DRUG TRAFFICKING The Global Initiative seeks to contribute to the global debate on responses to drug trafficking by studying the impact of drug trafficking both at the level of emerging global trends, as well as at the local level and its interactions with community dynamics in key zones of fragility. […]
HUMAN TRAFFICKING At any given time, an estimated 2.4 million people are trapped in modern-day slavery. The forms of human trafficking are many and varied, with women, children and men enslaved in forced labour and domestic servitude, sexually exploited, kidnapped and used to fuel the illegal organ trade. […]
GOVERNMENT, DEVELOPMENT & STATE FRAGITY In many parts of the world, organized crime undermines state institutions across sectors, including for example, in the areas of environment, health, welfare and education, and further weakens state capacity to ensure the rule of law and provide security to citizens. […]
ILLICIT FINANCIAL FLOWS Financial crimes, without the compelling human story, are often neglected in the consideration of organized crime. However, this oversight is considerable, for financial crimes make up by far the largest and most lucrative share of organized crime activity. […]
MARITIME PIRACY Over the last 20 years, maritime piracy has spiked dramatically, driven in part by an increase in global shipping, but also due to structural conditions on land that has driven a growth in criminality. […]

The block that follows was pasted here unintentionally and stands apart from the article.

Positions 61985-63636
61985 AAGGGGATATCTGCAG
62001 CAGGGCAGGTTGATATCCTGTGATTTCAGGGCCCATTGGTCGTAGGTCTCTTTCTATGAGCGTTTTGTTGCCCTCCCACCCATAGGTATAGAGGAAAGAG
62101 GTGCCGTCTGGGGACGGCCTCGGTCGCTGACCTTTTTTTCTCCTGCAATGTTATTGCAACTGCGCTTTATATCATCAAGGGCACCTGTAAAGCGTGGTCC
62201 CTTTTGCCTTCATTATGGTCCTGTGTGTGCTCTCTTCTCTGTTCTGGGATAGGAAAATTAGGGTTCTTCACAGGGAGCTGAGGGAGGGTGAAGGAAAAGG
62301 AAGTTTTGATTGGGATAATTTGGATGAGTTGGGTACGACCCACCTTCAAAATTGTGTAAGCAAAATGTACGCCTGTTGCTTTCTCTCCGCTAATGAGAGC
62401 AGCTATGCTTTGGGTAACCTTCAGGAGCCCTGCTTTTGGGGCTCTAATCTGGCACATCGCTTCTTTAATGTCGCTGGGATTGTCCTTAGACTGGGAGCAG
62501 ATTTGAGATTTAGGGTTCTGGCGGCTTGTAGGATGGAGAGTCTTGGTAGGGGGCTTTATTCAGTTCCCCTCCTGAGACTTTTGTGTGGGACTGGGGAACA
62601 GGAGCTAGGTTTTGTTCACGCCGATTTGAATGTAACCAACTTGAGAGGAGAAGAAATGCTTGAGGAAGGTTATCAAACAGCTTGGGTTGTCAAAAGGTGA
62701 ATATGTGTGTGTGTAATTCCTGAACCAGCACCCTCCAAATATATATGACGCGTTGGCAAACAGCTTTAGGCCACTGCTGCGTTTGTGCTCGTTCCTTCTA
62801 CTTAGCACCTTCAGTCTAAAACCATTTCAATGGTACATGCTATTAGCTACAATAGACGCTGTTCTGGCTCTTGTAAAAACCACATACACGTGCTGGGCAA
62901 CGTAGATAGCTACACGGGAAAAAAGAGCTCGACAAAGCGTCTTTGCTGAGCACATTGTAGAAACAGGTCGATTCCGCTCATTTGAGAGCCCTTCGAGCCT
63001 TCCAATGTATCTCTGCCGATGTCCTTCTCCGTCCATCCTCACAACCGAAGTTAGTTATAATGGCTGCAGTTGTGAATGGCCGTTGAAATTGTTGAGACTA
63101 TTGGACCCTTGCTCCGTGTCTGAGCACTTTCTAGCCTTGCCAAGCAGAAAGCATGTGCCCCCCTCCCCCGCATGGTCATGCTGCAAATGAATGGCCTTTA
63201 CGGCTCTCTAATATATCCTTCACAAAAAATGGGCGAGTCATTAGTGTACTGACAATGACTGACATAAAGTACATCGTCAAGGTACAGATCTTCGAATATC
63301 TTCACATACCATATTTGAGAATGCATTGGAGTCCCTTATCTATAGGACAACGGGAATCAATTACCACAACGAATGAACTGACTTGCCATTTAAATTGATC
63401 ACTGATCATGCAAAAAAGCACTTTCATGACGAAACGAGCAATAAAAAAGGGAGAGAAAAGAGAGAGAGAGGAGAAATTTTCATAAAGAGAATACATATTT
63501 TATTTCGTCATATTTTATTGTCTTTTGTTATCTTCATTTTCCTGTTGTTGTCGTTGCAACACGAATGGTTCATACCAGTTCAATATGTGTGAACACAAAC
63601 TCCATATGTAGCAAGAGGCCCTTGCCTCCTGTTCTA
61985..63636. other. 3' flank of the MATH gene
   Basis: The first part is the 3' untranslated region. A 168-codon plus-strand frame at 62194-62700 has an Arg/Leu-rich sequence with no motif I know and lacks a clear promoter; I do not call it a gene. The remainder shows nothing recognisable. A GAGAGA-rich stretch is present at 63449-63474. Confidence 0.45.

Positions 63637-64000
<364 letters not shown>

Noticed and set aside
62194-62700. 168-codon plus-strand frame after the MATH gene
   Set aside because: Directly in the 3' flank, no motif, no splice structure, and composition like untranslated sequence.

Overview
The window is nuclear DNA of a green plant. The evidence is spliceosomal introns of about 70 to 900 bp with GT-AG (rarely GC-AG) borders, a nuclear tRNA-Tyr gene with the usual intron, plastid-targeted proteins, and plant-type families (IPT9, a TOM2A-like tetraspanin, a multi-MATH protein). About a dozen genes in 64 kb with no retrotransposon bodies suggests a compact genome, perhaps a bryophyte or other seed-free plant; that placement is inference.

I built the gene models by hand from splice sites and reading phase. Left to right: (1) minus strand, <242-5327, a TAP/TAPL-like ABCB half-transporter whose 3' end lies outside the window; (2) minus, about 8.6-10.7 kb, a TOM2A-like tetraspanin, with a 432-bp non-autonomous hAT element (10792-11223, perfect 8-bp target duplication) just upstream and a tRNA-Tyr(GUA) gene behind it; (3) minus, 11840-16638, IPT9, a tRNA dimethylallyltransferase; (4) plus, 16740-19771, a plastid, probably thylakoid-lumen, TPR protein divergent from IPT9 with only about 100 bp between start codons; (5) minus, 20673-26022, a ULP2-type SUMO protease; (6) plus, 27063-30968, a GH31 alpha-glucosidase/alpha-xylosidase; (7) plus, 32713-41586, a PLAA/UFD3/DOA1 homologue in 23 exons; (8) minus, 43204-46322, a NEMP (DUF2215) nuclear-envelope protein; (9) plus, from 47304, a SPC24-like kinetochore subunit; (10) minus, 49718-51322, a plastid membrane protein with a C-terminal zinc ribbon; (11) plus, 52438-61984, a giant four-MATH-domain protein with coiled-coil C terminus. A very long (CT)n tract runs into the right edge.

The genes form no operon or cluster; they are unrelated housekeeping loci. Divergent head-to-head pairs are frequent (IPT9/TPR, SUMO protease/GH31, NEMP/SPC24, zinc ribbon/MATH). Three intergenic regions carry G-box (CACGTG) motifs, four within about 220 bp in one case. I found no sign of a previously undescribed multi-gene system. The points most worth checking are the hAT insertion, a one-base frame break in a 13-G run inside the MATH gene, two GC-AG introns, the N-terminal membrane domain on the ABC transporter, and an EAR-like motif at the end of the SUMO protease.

SMALL ARMS TRAFFICKING Small arms proliferation plays a pivotal role in creating environments rife with insecurity and conflict, and are directly responsible for some of the greatest damage to human security by exacerbating the violence associated with control of criminal violence.
In order to add value to these existing processes, the Global Initiative recognizes the need to:
Strategy development will be underpinned by a cutting-edge evidence base of analysis with recommendations for action that draw upon the diverse experience and expertise of The Network.
Organized Crime manifests itself in a myriad ways. It is constantly evolving, innovative, seeking new routes and new markets.
While the Global Initiative works across eight major organized crime categories, our approach remains primarily one of drawing from the collective expertise of our Global Initiative Network; providing a forum for debate across multiple sectors; making available information as to the nature and impact of organized crime; and designing cross-sectoral responses to the challenge.